Thursday, December 20, 2012

Packing and Shipping Work

A funny thing happens every time I get ready to do a show. Shortly before the show, as I am planning for it, I start to worry that I don't have enough work or anything worth showing. A day or so before I am to set up or install the show, the worry turns to mild panic. Then I start to pack up the work for the show. And after a while, I realize that I actually do have a lot of work and I start to be more concerned with whether I have enough packing materials or space in the car.

It used to be that I kept an audience for this spectacle. During those times of my life when I didn't have a large enough permanent residence in which to store the work, I would store the work at my parents house and I would voice my worry, panic and relief to my mother. Who would mostly just laugh at me.

Now I keep my work in my studio which isn't nearly as remote or solitary as my parent's basement, though it tends to be colder. Today as I progressed through an accelerated version of worry/panic/relief, my daughter and husband orchestrated a Angry Birds piggie attack on my studio. I had to use a space eagle to save my ceramic eggs.

hide your eggs!

I was packing up work to take to a show up at Central Washington University. Tomorrow I will be installing a version of last winter's "Kekino" installation at the Sarah Spurgeon Gallery. The show, "Yakima River Diaries,"will feature work inspired by water and specifically the Yakima River.

My "Kekino" installation at the "From The Ground Up" Exhbition 2012
SRAM Gears, made this past summer, will be in Bremerton next month
I also have work boxed up to go to Bremerton for "The CVG Show" at Collective Visions Gallery. "The CVG Show" is a juried exhibition. I am shipping my work, which saves me a trip, but it is much more difficult to pack work that will be unpacked and repacked by someone else. If I am driving work up, I tend to pack it more casually.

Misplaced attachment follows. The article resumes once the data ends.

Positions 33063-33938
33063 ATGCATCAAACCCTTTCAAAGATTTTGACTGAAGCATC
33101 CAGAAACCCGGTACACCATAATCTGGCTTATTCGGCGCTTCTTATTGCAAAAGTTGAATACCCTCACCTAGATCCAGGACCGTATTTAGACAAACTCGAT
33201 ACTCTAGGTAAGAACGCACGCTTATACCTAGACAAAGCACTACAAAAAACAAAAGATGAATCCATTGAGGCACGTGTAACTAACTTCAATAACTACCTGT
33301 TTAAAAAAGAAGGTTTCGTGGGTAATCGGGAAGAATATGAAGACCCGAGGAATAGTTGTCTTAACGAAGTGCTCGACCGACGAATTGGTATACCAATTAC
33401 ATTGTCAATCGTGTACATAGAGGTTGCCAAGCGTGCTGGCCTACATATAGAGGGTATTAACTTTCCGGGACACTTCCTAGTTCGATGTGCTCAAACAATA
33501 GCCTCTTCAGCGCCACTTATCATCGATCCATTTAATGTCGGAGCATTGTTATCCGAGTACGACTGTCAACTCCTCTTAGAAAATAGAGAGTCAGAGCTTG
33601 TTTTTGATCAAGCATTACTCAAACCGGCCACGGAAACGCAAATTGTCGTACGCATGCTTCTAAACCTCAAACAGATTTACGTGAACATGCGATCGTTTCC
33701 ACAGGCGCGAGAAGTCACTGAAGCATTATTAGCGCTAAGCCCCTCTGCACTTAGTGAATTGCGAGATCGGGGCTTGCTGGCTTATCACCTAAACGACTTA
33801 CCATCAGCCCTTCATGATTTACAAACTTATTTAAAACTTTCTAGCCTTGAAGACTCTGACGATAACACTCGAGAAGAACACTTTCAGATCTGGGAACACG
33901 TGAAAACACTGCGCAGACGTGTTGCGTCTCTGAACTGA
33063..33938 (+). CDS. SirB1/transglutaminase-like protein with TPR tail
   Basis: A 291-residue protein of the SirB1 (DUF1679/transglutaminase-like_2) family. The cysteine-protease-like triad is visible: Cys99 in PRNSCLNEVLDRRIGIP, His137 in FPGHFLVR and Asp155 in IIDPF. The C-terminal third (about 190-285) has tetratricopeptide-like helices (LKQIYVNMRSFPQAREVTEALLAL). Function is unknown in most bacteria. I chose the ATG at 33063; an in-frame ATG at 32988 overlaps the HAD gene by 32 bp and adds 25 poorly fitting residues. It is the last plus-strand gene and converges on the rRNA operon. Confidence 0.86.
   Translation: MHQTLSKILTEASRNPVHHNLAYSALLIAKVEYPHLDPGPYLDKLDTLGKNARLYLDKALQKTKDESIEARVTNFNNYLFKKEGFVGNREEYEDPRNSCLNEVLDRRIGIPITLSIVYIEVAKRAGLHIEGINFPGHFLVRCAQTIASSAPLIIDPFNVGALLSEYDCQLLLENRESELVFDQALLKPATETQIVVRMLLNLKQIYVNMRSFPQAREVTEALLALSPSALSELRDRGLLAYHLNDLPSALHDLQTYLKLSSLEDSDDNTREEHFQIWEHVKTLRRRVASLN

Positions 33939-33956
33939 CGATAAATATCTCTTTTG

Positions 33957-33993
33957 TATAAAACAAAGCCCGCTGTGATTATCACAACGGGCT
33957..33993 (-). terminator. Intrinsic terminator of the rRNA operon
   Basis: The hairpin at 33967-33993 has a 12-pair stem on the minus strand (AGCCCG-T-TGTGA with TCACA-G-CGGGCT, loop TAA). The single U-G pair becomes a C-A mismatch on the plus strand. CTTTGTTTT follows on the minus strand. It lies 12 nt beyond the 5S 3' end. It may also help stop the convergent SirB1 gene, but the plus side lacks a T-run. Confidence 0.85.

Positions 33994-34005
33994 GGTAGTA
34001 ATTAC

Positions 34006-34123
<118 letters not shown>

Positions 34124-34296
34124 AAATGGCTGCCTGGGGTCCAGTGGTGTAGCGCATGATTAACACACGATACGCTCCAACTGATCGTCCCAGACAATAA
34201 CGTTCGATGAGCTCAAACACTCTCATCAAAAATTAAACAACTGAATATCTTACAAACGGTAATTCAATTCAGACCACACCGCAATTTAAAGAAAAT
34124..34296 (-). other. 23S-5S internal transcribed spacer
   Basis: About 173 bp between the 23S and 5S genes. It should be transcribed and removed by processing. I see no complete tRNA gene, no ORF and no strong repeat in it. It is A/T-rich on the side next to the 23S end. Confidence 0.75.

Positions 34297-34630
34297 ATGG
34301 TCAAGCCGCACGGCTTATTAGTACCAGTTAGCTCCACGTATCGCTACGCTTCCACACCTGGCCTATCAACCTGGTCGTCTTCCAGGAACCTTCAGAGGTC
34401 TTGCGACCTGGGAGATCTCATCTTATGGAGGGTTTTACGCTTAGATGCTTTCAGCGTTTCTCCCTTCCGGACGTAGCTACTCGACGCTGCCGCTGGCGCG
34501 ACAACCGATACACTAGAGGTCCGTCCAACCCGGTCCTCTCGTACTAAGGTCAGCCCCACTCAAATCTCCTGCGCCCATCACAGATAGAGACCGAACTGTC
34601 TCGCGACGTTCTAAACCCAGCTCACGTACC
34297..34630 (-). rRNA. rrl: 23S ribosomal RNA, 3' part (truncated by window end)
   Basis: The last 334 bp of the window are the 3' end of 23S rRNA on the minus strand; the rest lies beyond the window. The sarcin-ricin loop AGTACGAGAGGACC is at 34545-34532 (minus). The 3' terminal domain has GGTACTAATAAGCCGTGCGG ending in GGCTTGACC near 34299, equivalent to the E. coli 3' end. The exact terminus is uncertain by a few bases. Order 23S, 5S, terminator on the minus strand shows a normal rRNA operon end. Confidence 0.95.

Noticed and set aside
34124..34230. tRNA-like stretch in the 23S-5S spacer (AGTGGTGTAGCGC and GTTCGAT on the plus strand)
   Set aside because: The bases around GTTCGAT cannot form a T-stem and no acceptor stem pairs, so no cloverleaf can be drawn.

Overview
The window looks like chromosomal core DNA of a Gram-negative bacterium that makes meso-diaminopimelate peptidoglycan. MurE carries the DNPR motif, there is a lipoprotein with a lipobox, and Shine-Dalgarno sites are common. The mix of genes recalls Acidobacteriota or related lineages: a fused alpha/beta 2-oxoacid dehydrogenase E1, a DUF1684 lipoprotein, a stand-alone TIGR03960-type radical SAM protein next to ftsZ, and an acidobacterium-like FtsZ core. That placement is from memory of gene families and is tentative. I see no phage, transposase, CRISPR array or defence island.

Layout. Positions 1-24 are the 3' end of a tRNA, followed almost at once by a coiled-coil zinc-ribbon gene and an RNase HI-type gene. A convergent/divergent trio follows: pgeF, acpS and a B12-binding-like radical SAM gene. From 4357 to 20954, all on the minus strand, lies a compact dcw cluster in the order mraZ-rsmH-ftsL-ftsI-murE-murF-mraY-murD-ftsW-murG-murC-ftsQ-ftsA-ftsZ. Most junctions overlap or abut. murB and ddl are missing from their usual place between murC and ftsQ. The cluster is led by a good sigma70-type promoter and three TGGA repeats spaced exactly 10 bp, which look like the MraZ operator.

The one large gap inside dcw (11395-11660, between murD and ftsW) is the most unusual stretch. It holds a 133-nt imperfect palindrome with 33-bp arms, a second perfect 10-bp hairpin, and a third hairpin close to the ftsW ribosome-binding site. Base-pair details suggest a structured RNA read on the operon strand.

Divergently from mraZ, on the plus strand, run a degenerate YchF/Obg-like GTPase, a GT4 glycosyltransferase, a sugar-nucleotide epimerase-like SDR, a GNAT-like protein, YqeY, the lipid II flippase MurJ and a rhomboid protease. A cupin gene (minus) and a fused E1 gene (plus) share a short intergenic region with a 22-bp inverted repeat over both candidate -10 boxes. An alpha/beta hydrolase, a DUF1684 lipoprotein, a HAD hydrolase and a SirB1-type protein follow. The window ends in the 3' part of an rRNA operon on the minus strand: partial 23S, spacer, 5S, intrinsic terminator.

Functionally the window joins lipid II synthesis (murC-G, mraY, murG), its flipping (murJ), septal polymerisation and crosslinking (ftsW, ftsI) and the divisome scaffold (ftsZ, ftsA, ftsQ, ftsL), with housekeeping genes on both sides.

the top of my sculpture, partially packed

When I am packing work to ship, I liked to double box it so that it is less likely that something will punch through a double layer of cardboard box and break my piece. I also tend to put a layer of some kind of padding between the inner and outer boxes. This provides extra space and extra cushion in case something does poke through. In high school I had an oil pastel drawing at the state art show. It won an award and was subsequently shipped to the national show. Unfortunately, the show shipped there and back and I didn't have any contact with the piece or control of how it was handled. When it was returned to my parents house, I was there to accept it. The delivery man came to the back door and handed me a wide, thin cardboard box with a hole in it. We repaired the drawing, but I was not impressed. 

labeled unpacking directions for the top of my sculpture

This particular show banned packing peanuts as a packing material for shipped work. I used pieces of foam and egg cartons to cushion and support the piece and keep it from moving around inside the box. The bike part pieces are harder to ship than my usual work because they have more bits sticking out of them. I had to cut a space in some of the support foam for the largest gear to fit. I also taped the foam pieces to the box so that the work could (hopefully) be repacked to be shipped back to me.

foam taped on lid of interior box so that it is easy to open, unpack and repack
To take my work up to Ellensburg where I will unpack it, I've just wrapped each piece in a towel and stacked them in a couple laundry baskets.

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